Disturbances initiated by an attack on a peaceful pro-Ukrainian procession by the Odesa Druzhyna, an anti-Maidan, pro-Russian movement whose members appear to have been paid from Moscow, got out of hand.  In the street riots that followed, both sides used weapons, including the firearms that killed six people. Those pushing the largely Russian-sponsored version of a ‘massacre’ show footage of pro-Ukrainian unity activists then setting off for Kulikovo Pole to burn the anti-Maidan tents set up there.  In their coverage, they show anti-Maidan activists barricading themselves in the Trade Union building.  They invariably omit footage that shows Molotov cocktails being hurled from the roof and from inside the building.  Some of those anti-Maidan activists were still shooting real bullets at pro-Ukrainian activists even after the building caught fire and pro-Ukrainian activists joined in desperate efforts to save people stuck inside.  All of this has been carefully documented by Tetyana Gerasimova’s non-partisan 2 May Group, whose excellent film is available in RussianEnglish and in German.  The Group’s findings were later backed by international experts from the Council of Europe’s International Advisory Panel.

Since the French court must have decided that there was no evidence that Moreira had intentionally manipulated the facts, it is worth noting that both he and the Russian propaganda channels ,whose narrative he parrots, are clearly aware that the experts have debunked their massacre narrative.

Moreira even met with Gerasimova who recalls that she was taken aback by Moreira’s clearly limited agenda.  He only wanted to know about scenes involving members of the right-wing Ukrainian nationalist Right Sector or about police inaction, and showed no interest in learning of the unprovoked attack on a peaceful procession on which many people had come with their children.

There are reasons for claiming a massacre when there was none.  They are similar to the reasons for the lies once used to stir up pogroms against Jews, and, more recently for the genocide in Rwanda.  Russia’s use of this narrative and other claims of ‘Ukrainian atrocities’ for its warmongering in 2014 are known to have led many young men to fight and often die in Donbas. 

Why Moreira saw fit to repeat this narrative is much less easy to understand.  It certainly appears that he had zero interest in speaking with those experts who refuted his narrative.  This is a damning indictment for a filmmaker who claims to have produced a documentary.  Such material is especially dangerous with respect to events like those in Odesa as his audience are unlikely to have realized that they were being deceived.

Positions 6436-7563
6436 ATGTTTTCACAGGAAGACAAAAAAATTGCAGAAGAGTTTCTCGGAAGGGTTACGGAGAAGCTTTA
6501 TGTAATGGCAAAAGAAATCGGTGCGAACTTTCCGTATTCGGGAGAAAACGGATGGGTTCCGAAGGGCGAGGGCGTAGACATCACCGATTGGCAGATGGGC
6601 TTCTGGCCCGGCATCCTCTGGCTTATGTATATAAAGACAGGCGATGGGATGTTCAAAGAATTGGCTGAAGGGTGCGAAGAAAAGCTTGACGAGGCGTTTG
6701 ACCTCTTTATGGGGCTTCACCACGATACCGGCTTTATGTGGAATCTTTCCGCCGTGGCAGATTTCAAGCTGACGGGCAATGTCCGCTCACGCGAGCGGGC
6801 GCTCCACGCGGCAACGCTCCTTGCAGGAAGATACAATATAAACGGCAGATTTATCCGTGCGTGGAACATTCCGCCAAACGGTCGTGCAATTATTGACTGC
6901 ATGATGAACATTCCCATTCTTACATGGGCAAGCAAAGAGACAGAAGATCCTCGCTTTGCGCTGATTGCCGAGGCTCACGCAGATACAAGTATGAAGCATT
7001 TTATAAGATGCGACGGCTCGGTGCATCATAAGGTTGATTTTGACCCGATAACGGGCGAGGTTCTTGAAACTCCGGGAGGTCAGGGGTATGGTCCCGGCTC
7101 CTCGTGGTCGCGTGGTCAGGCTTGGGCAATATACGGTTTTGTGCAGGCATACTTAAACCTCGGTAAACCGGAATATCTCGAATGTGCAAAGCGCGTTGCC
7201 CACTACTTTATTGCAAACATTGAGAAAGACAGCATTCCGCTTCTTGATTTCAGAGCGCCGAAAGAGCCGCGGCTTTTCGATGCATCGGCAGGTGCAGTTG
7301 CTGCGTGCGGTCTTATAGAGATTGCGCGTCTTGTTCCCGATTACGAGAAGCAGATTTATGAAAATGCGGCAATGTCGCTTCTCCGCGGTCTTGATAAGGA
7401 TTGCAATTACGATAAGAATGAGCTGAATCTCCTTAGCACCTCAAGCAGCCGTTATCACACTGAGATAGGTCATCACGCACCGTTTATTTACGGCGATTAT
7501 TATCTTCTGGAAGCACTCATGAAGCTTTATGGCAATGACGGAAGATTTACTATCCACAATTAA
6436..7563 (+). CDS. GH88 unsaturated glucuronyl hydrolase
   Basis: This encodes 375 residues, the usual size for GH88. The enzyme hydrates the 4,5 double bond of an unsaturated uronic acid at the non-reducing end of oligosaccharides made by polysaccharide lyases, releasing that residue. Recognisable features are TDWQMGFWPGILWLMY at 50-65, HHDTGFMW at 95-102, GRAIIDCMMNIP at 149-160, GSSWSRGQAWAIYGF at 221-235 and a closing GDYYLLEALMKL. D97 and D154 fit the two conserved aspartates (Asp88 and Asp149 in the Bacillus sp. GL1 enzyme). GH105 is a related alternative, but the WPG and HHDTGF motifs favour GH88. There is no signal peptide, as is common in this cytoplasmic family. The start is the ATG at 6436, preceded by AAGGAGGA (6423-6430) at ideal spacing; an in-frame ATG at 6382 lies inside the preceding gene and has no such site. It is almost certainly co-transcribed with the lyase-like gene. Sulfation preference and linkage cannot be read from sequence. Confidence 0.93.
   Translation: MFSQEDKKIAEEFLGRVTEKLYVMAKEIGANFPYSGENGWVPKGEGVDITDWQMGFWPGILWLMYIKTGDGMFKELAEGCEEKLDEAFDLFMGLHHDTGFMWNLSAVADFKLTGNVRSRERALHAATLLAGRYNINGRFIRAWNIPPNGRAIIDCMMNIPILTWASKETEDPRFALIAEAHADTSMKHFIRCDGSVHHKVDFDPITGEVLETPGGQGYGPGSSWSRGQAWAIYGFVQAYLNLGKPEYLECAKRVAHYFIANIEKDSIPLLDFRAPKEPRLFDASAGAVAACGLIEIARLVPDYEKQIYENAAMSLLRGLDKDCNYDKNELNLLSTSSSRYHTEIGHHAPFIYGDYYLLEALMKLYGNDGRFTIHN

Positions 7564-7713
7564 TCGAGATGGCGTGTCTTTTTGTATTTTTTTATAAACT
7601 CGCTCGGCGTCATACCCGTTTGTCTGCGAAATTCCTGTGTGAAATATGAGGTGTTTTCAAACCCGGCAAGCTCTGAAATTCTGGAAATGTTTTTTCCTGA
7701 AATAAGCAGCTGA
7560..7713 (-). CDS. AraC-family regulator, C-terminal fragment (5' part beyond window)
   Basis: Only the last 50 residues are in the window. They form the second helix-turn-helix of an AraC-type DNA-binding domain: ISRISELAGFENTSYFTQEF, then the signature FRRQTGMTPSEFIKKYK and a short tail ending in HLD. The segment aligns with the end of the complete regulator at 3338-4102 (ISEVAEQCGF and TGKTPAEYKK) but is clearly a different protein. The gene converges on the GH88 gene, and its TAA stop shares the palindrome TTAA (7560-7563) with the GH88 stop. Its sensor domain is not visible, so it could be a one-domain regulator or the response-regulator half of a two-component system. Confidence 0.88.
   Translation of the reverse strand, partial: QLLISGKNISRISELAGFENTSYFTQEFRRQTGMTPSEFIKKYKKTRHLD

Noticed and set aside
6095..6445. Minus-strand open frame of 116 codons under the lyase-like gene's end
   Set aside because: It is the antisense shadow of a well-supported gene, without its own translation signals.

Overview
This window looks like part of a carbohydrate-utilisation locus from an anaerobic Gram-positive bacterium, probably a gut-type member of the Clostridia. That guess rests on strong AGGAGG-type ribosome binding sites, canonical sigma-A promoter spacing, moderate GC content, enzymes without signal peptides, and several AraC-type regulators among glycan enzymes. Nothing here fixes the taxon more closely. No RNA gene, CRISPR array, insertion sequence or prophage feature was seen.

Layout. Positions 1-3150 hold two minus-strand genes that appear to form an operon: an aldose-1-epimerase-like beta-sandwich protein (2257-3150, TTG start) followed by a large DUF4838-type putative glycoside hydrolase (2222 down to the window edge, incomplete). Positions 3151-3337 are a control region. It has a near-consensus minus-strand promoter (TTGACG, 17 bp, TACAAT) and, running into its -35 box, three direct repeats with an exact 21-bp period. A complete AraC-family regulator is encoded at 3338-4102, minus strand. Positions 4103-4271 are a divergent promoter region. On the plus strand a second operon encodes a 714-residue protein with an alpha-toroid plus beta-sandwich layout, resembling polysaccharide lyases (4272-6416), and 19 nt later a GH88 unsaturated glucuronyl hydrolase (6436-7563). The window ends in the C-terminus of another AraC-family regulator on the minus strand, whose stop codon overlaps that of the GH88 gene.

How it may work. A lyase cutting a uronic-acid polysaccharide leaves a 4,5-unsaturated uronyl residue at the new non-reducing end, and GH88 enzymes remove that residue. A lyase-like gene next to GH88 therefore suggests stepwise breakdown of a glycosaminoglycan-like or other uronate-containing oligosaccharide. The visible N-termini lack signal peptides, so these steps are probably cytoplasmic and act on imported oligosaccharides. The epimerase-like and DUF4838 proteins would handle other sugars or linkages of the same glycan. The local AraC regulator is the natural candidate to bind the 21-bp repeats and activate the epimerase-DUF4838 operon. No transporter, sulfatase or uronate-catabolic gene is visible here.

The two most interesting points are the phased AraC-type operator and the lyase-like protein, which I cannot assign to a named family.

Missing details about Maidan, Donbas and Russia’s invasion of Crimea that Moreira prefers not to notice 

In principle, there is more information available about Moreira’s other two subjects – Euromaidan and Crimea, however this too should be qualified.

With respect to Crimea, for example, a viewer could be forgiven for forgetting all about Russia’s invasion of Crimea and occupation, since that is simply not mentioned.  The viewer is told that most of Crimea’s population is Russian and that after the Ukrainian revolution “the inhabitants voted massively in a referendum to join Russia”. 

That assessment was in fact debunked by Russia’s own Human Rights Council, and Russia invited only far-right or neo-Stalinist politicians to ‘observe’ the so-called referendum which did not give the option of retaining the status quo. 

Moreira’s exaggeration of the role of far-right groups to explain Euromaidan was particularly attacked by French journalists, many of whom were in Ukraine during those events.  

As with Odesa and Crimea, the omissions are also profoundly misleading.  These range from the lack of any explanation as to the reasons for Euromaidan or mention of the very wide range of people who took part in the protests to the total failure to mention the Russian-backed military conflict in Ukraine.  The trailer for the film shows young protesters running, then clearly ready for battle, with the viewers told that “after their victory, they never went home.  Heavily armed and powerful, they became a threat to the government.  Their parallel armies took the streets and imposed their own new order”. At this point, the viewers are shown men in camouflage gear with the Azov Battalion emblem.  They are not told that the reason that many Maidan activists “never went home” is because they volunteered to defend their country in Donbas.  Very many, including from the Azov Battalion, were killed.

Moreira’s title – “Masks of the Revolution’ – was originally used by a Kremlin-funded Russian propaganda channel.  This is unfortunately not the only similarity since all three subjects of Moreira’s film echo Russian-sponsored propaganda narratives and demonstrate the same resistance to inconvenient facts.


*   Ukrainian colleagues have begun collecting money to help Anna Chesanovska pay the fine.  For those in Ukraine, contributions can be sent to Anna’s mother:  Natalia Anatolivna Chesanovska [Чесановська,  Наталія Анатолівна : 5167 9856 6008 1803 (Приват Банк). 

Alla Lazareva, who is based in France, writes that money can be sent in Euros to the Union of Ukrainians of France

Centre Financier
75900 PARIS CEDEX 15
CCP : 1895344M020
IBAN : FR 702004 1000 0118 9534 4M02 039